Congressional Black Caucus Struggling With Question of Whether to Admit Afro-Dominican Congressman

Rep. Adriano Espaillat, New York Gov. Andrew Cuomo and New York Lt. Gov. Kathy Hochul (Andrew Burton/Getty Images)
Rep. Adriano Espaillat, New York Gov. Andrew Cuomo and New York Lt. Gov. Kathy Hochul (Andrew Burton/Getty Images)

Rep. Adriano Espaillat (D-N.Y.), the first Dominican American elected to Congress and who succeeded former Rep. Charles Rangel in representing New York’s 13th District, identifies as a “Latino of African descent”—and that designation is a cause for debate among members of the Congressional Black Caucus who question whether Espaillat qualifies as an African American.


Politico reports that Espaillat wants to join the CBC, which has a long history of limiting its membership to black Americans and has denied membership to white lawmakers in the past even if they represent districts that are majority-minority.

Espaillat has already joined the Congressional Hispanic Caucus, and he has not yet formally asked to join the CBC, but he has been in discussions with CBC leadership.

“We have discussed, yes, the pros and cons, the bylaws,” Espaillat said of the CBC. “I’m in discussions with some of the members from my state and with the leadership. We’ll make that decision later on as we move forward.”

According to Politico, members of the CBC feel some type of way because Espaillat challenged Rangel, who is a founding member of the CBC and was one of the most high-profile black American members of Congress for years, for his seat in 2012 and 2014.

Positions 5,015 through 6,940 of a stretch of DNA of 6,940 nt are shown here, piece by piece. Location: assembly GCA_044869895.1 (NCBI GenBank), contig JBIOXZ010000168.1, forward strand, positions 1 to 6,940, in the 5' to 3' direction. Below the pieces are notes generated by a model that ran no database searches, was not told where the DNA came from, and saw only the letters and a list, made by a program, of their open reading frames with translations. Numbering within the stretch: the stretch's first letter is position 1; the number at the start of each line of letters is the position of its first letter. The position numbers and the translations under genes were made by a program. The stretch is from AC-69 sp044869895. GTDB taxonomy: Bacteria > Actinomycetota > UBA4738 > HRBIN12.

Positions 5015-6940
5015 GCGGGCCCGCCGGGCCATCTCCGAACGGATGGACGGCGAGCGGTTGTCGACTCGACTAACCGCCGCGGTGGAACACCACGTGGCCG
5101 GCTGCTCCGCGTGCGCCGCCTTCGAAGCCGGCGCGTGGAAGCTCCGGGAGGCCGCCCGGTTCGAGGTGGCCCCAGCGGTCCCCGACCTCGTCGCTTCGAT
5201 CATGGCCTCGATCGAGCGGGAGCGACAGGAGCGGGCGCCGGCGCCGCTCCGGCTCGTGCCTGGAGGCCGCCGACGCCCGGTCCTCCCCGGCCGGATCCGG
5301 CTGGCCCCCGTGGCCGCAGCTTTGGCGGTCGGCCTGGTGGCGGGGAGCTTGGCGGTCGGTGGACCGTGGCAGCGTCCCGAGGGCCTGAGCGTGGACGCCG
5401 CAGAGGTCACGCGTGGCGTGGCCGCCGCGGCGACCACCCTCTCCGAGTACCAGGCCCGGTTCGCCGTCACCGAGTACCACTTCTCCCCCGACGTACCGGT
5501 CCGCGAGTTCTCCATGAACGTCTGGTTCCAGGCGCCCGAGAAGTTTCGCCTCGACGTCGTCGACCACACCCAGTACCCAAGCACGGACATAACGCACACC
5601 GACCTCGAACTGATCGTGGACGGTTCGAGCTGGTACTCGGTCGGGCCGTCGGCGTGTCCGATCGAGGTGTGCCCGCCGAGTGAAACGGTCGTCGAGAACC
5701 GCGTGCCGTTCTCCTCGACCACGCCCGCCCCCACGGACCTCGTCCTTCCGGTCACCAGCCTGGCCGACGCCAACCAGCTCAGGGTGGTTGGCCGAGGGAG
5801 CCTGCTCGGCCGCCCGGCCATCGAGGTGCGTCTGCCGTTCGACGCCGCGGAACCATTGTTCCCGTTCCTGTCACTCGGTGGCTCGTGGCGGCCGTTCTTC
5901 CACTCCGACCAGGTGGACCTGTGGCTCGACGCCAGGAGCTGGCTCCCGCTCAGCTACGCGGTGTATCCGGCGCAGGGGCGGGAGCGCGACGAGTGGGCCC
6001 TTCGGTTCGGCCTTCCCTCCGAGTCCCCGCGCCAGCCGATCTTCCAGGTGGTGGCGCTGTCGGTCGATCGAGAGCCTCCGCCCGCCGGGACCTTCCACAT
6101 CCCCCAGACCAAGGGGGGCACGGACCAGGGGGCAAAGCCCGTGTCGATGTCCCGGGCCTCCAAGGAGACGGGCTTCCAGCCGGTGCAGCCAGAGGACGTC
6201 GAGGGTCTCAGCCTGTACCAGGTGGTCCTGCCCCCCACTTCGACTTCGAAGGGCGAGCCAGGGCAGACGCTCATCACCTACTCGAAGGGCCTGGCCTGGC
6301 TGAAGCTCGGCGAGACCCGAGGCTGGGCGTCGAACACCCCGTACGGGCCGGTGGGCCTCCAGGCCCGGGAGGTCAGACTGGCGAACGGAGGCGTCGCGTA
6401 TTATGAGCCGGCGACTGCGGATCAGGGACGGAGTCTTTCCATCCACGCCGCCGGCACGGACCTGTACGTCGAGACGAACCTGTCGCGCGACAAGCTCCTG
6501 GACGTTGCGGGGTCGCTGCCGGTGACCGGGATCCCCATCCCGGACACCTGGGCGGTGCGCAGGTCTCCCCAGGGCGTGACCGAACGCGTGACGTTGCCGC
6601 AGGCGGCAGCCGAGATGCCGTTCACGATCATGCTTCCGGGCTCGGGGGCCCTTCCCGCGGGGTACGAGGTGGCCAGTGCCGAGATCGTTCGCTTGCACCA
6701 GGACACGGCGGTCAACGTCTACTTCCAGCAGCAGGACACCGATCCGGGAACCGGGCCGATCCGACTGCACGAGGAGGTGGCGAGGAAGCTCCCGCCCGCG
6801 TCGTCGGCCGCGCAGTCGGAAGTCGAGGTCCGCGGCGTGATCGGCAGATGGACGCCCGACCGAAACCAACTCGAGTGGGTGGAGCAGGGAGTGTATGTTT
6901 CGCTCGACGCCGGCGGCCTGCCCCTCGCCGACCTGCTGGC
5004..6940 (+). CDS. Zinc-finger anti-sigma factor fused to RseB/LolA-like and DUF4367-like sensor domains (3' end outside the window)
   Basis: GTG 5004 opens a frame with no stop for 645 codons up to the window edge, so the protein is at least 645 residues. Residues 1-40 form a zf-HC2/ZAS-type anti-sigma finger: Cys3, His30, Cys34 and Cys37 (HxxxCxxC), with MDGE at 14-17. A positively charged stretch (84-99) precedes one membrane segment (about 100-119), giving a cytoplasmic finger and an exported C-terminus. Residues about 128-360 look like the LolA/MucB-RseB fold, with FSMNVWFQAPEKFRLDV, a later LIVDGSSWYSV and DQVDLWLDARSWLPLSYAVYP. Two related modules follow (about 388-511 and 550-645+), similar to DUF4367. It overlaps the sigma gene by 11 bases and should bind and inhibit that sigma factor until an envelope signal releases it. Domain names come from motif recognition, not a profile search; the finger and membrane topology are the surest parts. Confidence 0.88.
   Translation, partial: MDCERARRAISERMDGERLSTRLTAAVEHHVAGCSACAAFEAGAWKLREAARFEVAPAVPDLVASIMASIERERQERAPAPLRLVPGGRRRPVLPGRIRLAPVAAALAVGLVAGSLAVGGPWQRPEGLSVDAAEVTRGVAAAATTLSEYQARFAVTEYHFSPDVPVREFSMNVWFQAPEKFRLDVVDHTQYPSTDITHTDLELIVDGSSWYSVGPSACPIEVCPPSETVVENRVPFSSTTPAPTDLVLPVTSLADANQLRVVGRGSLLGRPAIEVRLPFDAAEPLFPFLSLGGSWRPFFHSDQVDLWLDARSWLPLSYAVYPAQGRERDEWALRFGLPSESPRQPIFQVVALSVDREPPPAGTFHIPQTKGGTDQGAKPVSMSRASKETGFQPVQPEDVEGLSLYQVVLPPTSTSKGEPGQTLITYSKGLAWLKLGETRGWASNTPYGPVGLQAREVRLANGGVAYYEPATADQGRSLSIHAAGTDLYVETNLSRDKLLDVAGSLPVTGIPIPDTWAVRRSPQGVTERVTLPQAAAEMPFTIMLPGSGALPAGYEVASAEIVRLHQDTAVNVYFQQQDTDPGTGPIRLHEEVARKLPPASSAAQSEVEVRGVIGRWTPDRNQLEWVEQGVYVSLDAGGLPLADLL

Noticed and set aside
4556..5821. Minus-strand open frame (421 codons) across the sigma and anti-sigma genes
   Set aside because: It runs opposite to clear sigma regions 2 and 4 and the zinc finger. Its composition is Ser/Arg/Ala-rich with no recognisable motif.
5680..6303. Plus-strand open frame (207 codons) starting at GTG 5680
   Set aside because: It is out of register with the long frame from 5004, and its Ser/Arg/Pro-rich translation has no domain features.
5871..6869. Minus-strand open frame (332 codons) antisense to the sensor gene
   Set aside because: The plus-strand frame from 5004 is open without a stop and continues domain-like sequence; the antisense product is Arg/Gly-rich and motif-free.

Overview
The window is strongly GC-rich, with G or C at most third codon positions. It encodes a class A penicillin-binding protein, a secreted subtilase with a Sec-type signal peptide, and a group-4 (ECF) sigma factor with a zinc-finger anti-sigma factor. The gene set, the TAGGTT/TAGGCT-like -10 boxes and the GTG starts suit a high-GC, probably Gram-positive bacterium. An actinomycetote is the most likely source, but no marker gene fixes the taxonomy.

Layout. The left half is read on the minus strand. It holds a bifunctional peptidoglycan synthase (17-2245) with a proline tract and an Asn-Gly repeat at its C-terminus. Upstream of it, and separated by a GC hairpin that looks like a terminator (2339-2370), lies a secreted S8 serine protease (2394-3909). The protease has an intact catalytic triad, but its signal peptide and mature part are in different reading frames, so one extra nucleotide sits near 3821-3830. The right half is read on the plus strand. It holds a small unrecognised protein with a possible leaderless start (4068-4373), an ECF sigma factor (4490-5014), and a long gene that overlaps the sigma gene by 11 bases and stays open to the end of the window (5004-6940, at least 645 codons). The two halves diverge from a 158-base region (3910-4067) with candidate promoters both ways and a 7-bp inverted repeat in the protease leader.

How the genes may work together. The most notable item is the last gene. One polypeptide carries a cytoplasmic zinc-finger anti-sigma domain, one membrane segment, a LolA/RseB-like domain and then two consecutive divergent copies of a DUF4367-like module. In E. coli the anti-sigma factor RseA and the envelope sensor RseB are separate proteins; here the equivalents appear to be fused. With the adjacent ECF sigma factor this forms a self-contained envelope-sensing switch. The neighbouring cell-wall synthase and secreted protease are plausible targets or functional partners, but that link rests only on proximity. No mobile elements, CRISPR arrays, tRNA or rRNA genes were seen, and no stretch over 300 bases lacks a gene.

Although CBC members debated Espaillat’s potential membership during their weekly meeting Wednesday, no decision was reached.

From Politico:

The group’s chairman, Rep. Cedric Richmond (D-La.), denied there was a dispute about allowing Espaillat to join. But several other members confirmed ongoing tensions over the matter. Politico spoke with nearly a dozen CBC members and aides for this story, but most refused to talk on the record, citing the sensitivity of the issue.

For now, several members said, things are on hold until they review membership requirements outlined in the CBC bylaws.

“I think it’s reviewing our rules and bylaws and make sure that whatever happens is appropriate. Because it should not only be for him but others,” Rep. Gregory Meeks (D-N.Y.) said. Meeks served with Espaillat in the New York State Assembly.


This debate in the CBC is an important one because it touches on the difficulty that Americans have in understanding that there are some people who identify as both Latinx and black. While Espaillat’s district is majority Latino, it has a sizable black American population and includes Harlem, aka Black Mecca in the U.S.

At a time when the current presidential administration has shown that it has a strong white supremacist bent, it may be time for congressional blacks and Latinx members to come together and work hard to make sure we all don’t end up in the fields picking cotton by next month.


Just a thought.

Read more at Politico.

News Editor for The Root. I said what I said. Period.



This whole situation is stupid. Let anyone who wants to join, regardless or race, join. The CBC is there to press Black ISSUES not be the race police. If other races want to help, let them.